Google's Chrome Web browser is a serious contender for users of Windows, Mac and Linux computers. Its speedy performance and clean design have contributed to its runaway popularity with Internet users. However, other browsers have matched its once cutting-edge technology, and it has privacy shortcomings worth considering.
Chrome's layout is simple; only a few frequently-used buttons, such as back, forward and reload, appear on the screen, leaving more room for Web content. Another of Chrome's space-saving tricks is the address box, which Google calls the omnibox; it accepts both standard Internet addresses and search text.
The Chrome program can manage many Web sessions at the same time, each assigned to its own tab. Problems with one website that may cause one tab to "freeze" are isolated to that tab; Chrome itself continues to run, and sessions in all other tabs are unaffected.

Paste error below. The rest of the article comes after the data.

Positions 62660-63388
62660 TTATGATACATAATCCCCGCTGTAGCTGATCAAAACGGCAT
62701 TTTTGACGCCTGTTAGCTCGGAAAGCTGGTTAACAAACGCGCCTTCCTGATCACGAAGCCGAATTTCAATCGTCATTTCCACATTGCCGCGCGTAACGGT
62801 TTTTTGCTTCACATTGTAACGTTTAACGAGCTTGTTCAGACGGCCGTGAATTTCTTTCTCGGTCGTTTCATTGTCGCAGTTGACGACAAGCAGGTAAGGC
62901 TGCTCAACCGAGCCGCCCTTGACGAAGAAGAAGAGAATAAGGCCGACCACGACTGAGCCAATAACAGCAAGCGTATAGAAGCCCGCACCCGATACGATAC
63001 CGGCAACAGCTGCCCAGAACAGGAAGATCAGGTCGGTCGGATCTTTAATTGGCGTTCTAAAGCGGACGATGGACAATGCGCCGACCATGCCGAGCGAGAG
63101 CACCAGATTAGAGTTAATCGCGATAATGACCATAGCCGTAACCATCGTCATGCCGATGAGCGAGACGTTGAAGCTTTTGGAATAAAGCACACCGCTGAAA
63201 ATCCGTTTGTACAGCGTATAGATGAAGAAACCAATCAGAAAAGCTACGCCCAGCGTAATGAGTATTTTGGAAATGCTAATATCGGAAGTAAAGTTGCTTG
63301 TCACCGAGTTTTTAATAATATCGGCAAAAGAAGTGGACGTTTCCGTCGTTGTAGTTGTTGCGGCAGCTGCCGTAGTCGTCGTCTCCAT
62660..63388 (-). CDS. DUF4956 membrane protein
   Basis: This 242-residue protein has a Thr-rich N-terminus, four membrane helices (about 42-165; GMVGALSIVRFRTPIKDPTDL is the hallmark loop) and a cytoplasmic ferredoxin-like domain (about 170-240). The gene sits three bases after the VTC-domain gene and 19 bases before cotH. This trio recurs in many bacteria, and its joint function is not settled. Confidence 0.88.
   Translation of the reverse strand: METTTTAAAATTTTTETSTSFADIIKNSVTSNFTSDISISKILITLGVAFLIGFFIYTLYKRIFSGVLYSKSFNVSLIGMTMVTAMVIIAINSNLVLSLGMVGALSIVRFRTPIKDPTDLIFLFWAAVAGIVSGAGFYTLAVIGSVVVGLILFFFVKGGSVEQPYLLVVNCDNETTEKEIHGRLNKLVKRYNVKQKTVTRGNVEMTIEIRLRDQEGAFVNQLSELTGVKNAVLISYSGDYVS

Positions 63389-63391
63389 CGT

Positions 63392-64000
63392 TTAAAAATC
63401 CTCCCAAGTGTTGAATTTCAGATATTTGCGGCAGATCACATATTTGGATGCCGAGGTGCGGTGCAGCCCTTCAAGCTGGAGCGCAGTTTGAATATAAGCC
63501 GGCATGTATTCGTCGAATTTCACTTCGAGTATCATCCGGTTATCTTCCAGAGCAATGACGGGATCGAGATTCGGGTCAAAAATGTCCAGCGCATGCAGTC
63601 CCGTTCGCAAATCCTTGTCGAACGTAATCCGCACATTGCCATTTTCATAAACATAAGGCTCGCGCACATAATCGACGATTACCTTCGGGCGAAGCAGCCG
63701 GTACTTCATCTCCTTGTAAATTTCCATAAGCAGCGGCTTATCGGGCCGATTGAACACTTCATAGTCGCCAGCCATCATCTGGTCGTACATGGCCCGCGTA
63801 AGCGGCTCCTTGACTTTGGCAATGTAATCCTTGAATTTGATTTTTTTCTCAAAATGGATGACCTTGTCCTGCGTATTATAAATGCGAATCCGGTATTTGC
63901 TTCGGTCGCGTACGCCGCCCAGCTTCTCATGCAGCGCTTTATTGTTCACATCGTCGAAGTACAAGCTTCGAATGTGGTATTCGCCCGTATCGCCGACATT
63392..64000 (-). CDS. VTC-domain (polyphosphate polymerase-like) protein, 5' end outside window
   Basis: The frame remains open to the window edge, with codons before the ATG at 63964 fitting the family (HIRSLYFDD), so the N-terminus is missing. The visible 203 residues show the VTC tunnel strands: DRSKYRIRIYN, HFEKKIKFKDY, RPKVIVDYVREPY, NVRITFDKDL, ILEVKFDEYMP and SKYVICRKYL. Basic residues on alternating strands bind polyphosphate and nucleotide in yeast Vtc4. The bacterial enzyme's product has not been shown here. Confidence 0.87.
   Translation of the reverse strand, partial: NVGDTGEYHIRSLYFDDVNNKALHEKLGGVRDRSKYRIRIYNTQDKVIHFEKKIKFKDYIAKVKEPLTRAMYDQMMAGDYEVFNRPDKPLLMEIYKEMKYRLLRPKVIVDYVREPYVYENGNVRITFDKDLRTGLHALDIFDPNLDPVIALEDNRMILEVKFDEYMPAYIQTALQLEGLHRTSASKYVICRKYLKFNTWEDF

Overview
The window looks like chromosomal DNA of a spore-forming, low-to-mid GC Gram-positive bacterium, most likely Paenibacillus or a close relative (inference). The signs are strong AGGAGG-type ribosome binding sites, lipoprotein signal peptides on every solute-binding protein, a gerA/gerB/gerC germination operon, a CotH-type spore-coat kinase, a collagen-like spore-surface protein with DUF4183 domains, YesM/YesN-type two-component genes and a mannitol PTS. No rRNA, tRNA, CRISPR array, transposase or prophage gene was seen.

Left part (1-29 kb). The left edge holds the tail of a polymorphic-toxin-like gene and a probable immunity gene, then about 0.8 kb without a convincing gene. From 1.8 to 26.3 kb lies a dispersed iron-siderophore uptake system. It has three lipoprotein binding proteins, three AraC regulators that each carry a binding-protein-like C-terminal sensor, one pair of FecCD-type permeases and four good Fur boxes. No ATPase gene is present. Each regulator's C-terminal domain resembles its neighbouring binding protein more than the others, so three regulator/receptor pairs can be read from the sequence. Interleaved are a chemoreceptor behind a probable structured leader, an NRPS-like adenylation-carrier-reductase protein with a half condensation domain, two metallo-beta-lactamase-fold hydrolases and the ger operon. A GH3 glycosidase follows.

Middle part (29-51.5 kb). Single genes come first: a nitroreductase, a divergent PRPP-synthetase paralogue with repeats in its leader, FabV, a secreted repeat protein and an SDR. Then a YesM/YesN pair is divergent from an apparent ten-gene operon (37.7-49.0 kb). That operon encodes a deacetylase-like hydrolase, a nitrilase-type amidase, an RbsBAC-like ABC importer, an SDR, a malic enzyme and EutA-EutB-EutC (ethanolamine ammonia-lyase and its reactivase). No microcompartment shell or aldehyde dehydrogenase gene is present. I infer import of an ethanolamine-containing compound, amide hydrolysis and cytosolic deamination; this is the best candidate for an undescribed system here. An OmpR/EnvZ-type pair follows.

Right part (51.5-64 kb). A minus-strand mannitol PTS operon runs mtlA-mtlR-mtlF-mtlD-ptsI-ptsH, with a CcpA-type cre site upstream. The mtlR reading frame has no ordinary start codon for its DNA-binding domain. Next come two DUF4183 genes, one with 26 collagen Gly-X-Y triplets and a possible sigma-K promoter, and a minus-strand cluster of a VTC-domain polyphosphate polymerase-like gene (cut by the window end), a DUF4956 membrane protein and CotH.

Many modern websites, such as those for news and online commerce, contain sophisticated programming that can slow a browser down. Chrome processes this programming efficiently and displays complex pages quickly, saving you time and keeping your Internet session snappy and responsive in most circumstances. Although some of its competitors have caught up or surpassed its quick performance, Chrome is still one of the fastest browsers according to tests run by Digital Trends.
Google Chrome can take up a large chunk of your computer's RAM. For those users who use many programs at the same time, heavy memory use can negatively impact your computer's overall performance. Older computers and those lacking generous amounts of memory may be subject to slowdowns and system crashes. You can, however, minimize this problem by limiting the number of tabs you have open at one time.
Compared with browsers such as Firefox, Chrome's screen layout is relatively set in stone; it gives you few options to customize buttons and menus. This can be a disadvantage to hardcore Web users for whom a personalized browser layout helps them work more efficiently.